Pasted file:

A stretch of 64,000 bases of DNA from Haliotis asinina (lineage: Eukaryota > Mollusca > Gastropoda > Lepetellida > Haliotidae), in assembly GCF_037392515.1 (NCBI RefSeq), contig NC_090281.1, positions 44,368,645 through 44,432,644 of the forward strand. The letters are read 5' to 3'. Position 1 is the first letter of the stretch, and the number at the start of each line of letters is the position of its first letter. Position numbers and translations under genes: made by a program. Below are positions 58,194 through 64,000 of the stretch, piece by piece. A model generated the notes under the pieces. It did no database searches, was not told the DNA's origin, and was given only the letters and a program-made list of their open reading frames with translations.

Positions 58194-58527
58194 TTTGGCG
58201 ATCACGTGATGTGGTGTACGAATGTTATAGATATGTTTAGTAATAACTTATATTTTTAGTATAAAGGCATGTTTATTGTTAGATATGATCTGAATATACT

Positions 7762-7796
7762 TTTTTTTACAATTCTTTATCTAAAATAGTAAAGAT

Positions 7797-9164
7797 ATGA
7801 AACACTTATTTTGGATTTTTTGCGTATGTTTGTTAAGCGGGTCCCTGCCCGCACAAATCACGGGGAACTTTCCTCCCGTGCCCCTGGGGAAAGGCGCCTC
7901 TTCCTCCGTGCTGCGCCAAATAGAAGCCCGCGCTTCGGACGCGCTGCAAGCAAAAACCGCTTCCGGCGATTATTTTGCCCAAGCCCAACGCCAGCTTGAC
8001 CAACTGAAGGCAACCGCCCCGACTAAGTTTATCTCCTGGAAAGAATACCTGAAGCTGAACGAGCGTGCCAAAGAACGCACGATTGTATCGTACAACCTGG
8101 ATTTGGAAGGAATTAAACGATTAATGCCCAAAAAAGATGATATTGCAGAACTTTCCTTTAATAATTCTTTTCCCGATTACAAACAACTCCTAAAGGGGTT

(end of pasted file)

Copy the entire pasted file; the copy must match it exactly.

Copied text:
A stretch of 64,000 bases of DNA from Haliotis asinina (lineage: Eukaryota > Mollusca > Gastropoda > Lepetellida > Haliotidae), in assembly GCF_037392515.1 (NCBI RefSeq), contig NC_090281.1, positions 44,368,645 through 44,432,644 of the forward strand. The letters are read 5' to 3'. Position 1 is the first letter of the stretch, and the number at the start of each line of letters is the position of its first letter. Position numbers and translations under genes: made by a program. Below are positions 58,194 through 64,000 of the stretch, piece by piece. A model generated the notes under the pieces. It did no database searches, was not told the DNA's origin, and was given only the letters and a program-made list of their open reading frames with translations.

Positions 58194-58527
58194 TTTGGCG
58201 ATCACGTGATGTGGTGTACGAATGTTATAGATATGTTTAGTAATAACTTATATTTTTAGTATAAAGGCATGTTTATTGTTAGATATGATCTGAATATACT

Positions 7762-7796
7762 TTTTTTTACAATTCTTTATCTAAAATAGTAAAGAT

Positions 7797-9164
7797 ATGA
7801 AACACTTATTTTGGATTTTTTGCGTATGTTTGTTAAGCGGGTCCCTGCCCGCACAAATCACGGGGAACTTTCCTCCCGTGCCCCTGGGGAAAGGCGCCTC
7901 TTCCTCCGTGCTGCGCCAAATAGAAGCCCGCGCTTCGGACGCGCTGCAAGCAAAAACCGCTTCCGGCGATTATTTTGCCCAAGCCCAACGCCAGCTTGAC
8001 CAACTGAAGGCAACCGCCCCGACTAAGTTTATCTCCTGGAAAGAATACCTGAAGCTGAACGAGCGTGCCAAAGAACGCACGATTGTATCGTACAACCTGG
8101 ATTTGGAAGGAATTAAACGATTAATGCCCAAAAAAGATGATATTGCAGAACTTTCCTTTAATAATTCTTTTCCCGATTACAAACAACTCCTAAAGGGGTT